Little Willow [userpic]

A Bad Boy Can Be Good for a Girl by Tanya Lee Stone

May 13th, 2006 (01:25 pm)
accomplished

Current Mood: accomplished
Current Song: Saturdays by Holly Brock

"If would be nice
if there was some manual
some little book where a girl could look up
what to do
what not to do
and who not to do it with."

Every high school seems to have at least one guy who catches the eyes of many girls . . . and proceeds to date as many of them as possible. A Bad Boy Can Be Good for a Girl by Tanya Lee Stone revolves around one such serial dater who may be nice to look at but is a very naughty boyfriend.

The story, told in poems, moves along very quickly. Reluctant readers and poets are likely to pick it up for that reason. The first-person narration is shared by three very different girls: sweet freshman Josie, wild Nicolette, and aspiring guitarist Aviva. Each dates the bad boy; each gets burned. The poetry style alters with each girl. Josie is a thinker, so her poems are full of secret thoughts and hopes. Nicolette is the boldest of the girls, unafraid to go after what she wants, so she says want she feels. Aviva is a self-proclaimed Criss-Crosser, meaning she hangs out with all different groups at school, and her words are straightforward.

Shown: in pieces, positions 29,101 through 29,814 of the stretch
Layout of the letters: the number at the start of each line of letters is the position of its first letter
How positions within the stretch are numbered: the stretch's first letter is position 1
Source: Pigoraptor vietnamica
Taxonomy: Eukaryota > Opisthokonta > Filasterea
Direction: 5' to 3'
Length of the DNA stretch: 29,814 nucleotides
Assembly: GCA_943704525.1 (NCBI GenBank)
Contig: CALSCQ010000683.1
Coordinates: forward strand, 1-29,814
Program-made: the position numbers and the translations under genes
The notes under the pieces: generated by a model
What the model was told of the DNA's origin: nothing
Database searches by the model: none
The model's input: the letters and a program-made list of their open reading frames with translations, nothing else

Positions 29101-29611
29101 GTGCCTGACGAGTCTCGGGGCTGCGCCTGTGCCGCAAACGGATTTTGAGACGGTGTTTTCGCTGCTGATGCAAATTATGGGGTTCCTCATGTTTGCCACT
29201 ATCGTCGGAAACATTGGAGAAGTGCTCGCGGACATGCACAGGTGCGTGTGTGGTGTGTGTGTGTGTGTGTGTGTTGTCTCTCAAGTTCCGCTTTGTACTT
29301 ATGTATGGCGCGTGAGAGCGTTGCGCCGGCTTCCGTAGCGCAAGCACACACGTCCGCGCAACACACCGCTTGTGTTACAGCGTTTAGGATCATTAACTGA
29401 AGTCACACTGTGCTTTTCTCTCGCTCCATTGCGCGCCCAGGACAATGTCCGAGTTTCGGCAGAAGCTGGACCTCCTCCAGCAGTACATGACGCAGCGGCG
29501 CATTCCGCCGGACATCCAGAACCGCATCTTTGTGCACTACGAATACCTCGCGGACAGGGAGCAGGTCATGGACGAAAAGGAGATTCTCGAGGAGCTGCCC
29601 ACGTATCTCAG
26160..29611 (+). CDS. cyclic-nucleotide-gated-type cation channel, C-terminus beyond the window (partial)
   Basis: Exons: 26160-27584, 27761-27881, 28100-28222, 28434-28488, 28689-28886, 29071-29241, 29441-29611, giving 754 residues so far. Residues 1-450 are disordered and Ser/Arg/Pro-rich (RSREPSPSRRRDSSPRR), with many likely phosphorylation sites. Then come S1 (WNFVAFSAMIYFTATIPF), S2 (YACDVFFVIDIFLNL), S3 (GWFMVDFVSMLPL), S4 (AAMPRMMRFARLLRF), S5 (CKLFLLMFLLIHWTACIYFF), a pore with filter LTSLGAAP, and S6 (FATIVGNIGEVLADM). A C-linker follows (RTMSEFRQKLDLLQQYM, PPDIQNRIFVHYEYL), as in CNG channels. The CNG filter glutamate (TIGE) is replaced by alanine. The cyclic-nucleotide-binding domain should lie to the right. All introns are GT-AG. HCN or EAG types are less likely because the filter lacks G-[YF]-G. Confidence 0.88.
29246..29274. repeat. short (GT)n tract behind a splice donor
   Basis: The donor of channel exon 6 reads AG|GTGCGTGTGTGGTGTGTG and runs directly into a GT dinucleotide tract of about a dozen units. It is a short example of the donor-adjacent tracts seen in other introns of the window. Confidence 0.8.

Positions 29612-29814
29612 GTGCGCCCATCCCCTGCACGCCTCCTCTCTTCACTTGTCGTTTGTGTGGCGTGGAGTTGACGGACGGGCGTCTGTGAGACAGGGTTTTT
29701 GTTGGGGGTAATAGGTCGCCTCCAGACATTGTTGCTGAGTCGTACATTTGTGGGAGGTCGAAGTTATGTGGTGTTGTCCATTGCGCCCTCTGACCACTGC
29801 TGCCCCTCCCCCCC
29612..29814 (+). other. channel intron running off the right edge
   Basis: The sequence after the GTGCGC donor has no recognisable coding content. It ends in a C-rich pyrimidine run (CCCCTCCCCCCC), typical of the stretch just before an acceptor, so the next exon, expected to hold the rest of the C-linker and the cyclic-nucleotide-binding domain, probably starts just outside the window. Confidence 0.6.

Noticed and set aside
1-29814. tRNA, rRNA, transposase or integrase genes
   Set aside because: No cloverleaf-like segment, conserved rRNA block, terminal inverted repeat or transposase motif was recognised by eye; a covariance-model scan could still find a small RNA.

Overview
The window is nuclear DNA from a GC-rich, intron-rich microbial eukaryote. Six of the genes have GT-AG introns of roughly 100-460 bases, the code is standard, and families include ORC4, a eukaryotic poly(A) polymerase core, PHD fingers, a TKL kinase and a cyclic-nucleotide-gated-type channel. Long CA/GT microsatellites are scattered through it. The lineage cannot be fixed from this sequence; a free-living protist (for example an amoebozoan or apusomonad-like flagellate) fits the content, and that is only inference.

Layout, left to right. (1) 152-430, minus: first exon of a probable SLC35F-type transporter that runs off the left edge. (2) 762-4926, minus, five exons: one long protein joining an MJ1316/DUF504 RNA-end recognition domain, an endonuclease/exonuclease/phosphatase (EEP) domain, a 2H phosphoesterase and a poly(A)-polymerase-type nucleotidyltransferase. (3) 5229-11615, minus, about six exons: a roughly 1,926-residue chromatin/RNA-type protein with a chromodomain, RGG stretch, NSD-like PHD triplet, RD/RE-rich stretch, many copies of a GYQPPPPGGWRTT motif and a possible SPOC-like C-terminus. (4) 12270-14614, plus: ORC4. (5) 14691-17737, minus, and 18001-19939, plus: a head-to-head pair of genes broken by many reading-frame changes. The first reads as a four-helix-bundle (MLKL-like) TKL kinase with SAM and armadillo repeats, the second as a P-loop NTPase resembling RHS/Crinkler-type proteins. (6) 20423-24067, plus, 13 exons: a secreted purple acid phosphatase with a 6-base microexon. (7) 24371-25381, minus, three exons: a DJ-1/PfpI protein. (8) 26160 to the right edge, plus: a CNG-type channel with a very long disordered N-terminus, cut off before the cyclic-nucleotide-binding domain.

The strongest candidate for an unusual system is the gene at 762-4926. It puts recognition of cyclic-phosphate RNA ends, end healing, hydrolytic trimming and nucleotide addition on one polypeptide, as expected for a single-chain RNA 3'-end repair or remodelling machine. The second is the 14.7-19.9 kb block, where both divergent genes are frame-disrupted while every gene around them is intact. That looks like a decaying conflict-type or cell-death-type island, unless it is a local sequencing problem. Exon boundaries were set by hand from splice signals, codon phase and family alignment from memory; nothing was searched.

It is Josie, the first narrator and the youngest of the three, who decides to warn other girls at her school about the boy. She realizes that she was not the first girl he dated and dissed. She writes an open letter in the school library's copy of Forever by Judy Blume, knowing that her peers will check it out. Instead of performing an act of vengeance, like slashing his tires, she uses a famous book about growing up to empower herself and to spread the word to others. It is always nice to see a book mentioned within another book, if done well, and Forever is the perfect choice for this story.

Due to this book's subject matter and romantic situations, I would recommend it to teens in high school, say ages 15 and up. Like Forever, it will definitely raise eyebrows. Also like Forever, parents will use it to establish an open dialogue with their teenagers, and young women will discuss it with friends.

Girls should realize that they have to respect and love themselves first before trying to find those things in or from someone else. I opened with a quote from the book; I'll close with lyrics by Vanessa Carlton, from her song Rinse:

"But everything happens for reasons that she will never understand
'Til she knows that the heart of a woman will never be found in the arms of a man."

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Comments

Posted by: nobody's little weasel (ebe_yiyi)
Posted at: May 13th, 2006 03:03 pm (UTC)

I still remember when I read FOREVER in middle school. Aye yi yi.

Posted by: Little Willow (slayground)
Posted at: May 13th, 2006 04:19 pm (UTC)

Kitty icon! Hug Muffinhead for me.

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